[Laughs] You know, why not? Breaking the Surface. Because it was just sort of revisiting… coming full circle with my dad. It was a real powerful time in my life. A powerful time of healing. And to have it, you know, to have it in a movie? That’s kind of weird, you know?
And you were sort of distanced from it a bit, right? I mean, you wrote the book, and you were a consultant and you did the dives.
I did the dives, I narrated it, yeah.
But did you have much control over it?
No, I didn’t have much say-so in the creative end. Although, because I was friends with the director, after the fact when I was up there preparing to do the diving sequences, I saw the dailies and I made a comment about what I saw in the dailies. Like, the Tom character, you know, they show him drinking and lighting up a cigarette. That was totally not Tom — well his real name’s Jim — that was so not Jim at all. Because he was so into control, and was raised Catholic and then Morman. He would not light up a cigarette, would not imbibe in alcohol, would not do any of that stuff. Because he was all about the control.
You have to at least try to portray real people correctly.
Yeah. So when I made that comment, the director, Steven, he said, “Oh my God, I wish I had known; we don’t have the money to re-shoot everything.” I was like, “No, it’s fine.” Oh, and it was funny because Jeff [Meek], who played Tom in the movie, we went to school together at UC Irvine. I was like, oh my God, whoa. It was really… Because, like, I showed up to the set and I said, “What the hell are you doing here?” “Oh, I’m playing your boyfriend.” I’m like, “Oh, great. OK.”
Yeah. It was funny. I haven’t seen him since, I don’t know what the hell he’s doing.
And you were happy? You were pleased with the end product?
Yeah. I really was, for what it was. I thought it was really good.
Touch Me (H. Gordon Boos, 1997; No Tomatometer Score)
Probably the other movie is Touch Me. And that was the one with Amanda Peet and Michael Vartan, that I was in. And that shows up every, like, World AIDS Day, or something, on the Family Channel. It’s a sweet story. You know, it’s a sweet love story. Basically what happens is, Amanda’s character, her college boyfriend, unbeknownst to her, kind of swung both ways and actually was exposed to HIV and he is basically on his death bed, years later. On his death bed, wants to come clean. And I play the boyfriend’s lover. So I reach out to her, say her ex boyfriend was in a car accident to get her to the hospital, so she’ll come and see him. And then he tells her he has AIDS and now he’s dying and asked her if she’s been tested. He wanted to make sure that she was OK. It’s a sweet story.
So what did they do right? What made it a touching film for you?
Well, I think it’s that journey through, you know, some of the realities of HIV. And those being diagnosed and the insecurities of, “Oh God, nobody will touch me, I’m damaged goods” and that whole emotional roller coaster. Self-destruction, and all of that stuff.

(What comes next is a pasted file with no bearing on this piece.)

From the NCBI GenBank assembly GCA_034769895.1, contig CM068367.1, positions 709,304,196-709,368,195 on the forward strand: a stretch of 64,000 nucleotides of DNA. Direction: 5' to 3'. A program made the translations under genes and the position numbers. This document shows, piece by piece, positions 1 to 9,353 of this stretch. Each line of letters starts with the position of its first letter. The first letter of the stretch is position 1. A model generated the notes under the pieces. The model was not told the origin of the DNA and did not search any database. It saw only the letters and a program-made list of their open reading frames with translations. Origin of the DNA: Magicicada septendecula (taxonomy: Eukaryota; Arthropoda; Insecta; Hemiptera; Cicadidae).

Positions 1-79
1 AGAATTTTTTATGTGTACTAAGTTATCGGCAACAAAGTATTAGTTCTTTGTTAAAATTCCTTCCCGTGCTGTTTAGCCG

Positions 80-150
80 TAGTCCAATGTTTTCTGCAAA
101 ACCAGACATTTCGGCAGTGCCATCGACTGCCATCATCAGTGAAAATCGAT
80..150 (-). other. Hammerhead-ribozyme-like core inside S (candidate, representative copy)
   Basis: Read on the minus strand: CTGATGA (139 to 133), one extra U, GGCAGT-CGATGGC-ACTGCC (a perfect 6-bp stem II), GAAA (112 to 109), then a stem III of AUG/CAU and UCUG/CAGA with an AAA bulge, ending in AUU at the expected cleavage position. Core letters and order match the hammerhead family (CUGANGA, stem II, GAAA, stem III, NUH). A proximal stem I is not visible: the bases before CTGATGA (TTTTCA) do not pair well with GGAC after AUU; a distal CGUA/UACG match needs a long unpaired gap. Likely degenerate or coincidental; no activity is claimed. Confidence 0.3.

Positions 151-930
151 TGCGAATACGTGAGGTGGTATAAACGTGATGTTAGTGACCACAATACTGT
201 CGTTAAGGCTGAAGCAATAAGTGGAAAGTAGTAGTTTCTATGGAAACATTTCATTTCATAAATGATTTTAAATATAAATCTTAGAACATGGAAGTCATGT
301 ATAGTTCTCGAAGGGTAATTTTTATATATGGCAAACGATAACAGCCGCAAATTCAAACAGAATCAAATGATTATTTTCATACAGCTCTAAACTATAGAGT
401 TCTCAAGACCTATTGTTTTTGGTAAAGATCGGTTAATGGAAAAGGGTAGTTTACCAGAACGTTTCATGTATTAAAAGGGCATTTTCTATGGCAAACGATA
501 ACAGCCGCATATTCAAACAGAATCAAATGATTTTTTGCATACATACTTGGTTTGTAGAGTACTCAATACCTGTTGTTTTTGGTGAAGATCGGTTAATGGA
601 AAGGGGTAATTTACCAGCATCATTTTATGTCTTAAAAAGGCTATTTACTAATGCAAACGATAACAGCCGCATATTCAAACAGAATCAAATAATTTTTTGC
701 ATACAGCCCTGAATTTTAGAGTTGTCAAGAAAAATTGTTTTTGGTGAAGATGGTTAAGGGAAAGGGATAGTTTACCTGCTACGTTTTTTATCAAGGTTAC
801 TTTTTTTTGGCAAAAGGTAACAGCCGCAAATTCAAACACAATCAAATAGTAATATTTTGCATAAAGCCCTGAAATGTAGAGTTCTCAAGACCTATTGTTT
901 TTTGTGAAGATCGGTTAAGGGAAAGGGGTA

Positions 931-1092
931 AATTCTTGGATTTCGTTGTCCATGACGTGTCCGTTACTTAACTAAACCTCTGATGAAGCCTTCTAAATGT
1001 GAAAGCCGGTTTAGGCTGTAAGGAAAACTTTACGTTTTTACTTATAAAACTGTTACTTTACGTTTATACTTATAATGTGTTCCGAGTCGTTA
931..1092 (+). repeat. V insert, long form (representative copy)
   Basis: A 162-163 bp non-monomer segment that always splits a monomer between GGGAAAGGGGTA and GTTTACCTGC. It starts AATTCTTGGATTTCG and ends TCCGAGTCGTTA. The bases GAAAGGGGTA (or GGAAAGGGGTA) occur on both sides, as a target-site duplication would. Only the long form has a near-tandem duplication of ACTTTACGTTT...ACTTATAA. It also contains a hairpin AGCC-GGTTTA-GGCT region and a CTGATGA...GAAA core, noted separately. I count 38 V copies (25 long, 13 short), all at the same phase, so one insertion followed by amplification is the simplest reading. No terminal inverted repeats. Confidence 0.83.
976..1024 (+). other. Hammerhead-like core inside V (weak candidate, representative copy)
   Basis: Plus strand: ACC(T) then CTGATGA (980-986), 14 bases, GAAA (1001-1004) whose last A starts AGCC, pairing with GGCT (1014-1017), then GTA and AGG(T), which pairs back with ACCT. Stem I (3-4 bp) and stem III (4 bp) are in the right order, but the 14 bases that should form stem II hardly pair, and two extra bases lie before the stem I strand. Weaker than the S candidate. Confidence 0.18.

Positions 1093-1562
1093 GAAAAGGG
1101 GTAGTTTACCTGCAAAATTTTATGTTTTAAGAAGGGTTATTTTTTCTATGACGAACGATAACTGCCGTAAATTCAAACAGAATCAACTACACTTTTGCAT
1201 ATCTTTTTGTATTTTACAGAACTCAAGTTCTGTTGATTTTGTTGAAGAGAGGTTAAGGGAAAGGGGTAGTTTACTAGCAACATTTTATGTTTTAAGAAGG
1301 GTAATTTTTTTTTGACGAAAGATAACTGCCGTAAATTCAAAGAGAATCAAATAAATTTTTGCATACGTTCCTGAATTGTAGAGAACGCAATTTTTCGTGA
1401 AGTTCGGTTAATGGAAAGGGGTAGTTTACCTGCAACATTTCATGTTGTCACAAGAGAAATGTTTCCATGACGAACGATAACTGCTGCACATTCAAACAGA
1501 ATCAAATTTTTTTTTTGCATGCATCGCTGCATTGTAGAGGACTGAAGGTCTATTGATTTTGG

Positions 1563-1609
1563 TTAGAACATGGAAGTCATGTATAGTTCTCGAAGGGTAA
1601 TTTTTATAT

Old Yeller (Robert Stevenson, 1957; 100% Tomatometer)
I mean this is like total, total nostalgia; the last two would be total nostalgia. That would be Old Yeller. It just, you know… Break out the tissues, have a good cry. I can watch people die left and right, but seeing a dog die, oh my God, it just tears me apart (laughing). It’s like, “Ah yeah, kill the bastard,” you know? “But you hurt that dog, I’ll come after you!” So yeah, Old Yeller is good for a good cry.
The Wizard of Oz (Victor Fleming, King Vidor, 1939; 99% Tomatometer)
And of course, being the good homo that I am, The Wizard of Oz. It’s gotta be Wizard of Oz. Yeah, because [ex-boyfriend and E! News personality] Steve Kmetko, he had that movie memorized. He could do all of the numbers, you know, from when she lands in Oz and all the little Munchkins… Yeah. I’m not that bad. I’m not that bad.
Do you remember the first time you saw it?
First time I remember seeing it? They used to air it, was it, Thanksgiving? I know it was around a holiday that they would always play it. I wanna’ say it was Thanksgiving? I was always looking forward to that. Probably my earliest memory would have been when I was, like, 5 or 6, I think. Oh it was fun. It was, it was magic. I loved the magic and, you know, the Scarecrow, the Tin Man, the Cowardly Lion…
Did you ever do the play?
Hmm… did I ever do the play? You know what, I must have. I’m trying to think. I probably was the Tin Man. Yeah.
Because he can dance.
I guess they all had to dance. But is that who you are in life, you think? The Tin Man?
Or are you Dorothy?
Yeah, I’m probably Dorothy. Kinda clueless you know. Meandering around, but having a little bit of direction.
A little bit of direction… but having a positive attitude and helping people.
RT: Now, about Back on Board: Greg Louganis, did you produce this?
Greg Louganis: : No, no. This is a documentary of my, uh… the twenty years that I disappeared from the public. [laughs] I disappeared for, like, twenty years, and all of a sudden I came back in time for the London Olympics, to work with the divers. It’s kind of what happened all in between there and what I was up to. And there was a lot there. They were planning on ending it at the Olympic Games in London, that was supposed to be the end of it. But things started happening after, like Splash, and then I got married…
Congratulations, by the way.
So when do we get to see it?
We’re making the rounds at the film festivals. We didn’t make it into Sundance, unfortunately, but we’re shooting for Tribeca. From there, I’m not certain where else they’re aiming for. I’m going to see it for the first time this Thursday.
Back on Board: Greg Louganis is currently entering the festival circuit, so be on the lookout for it soon.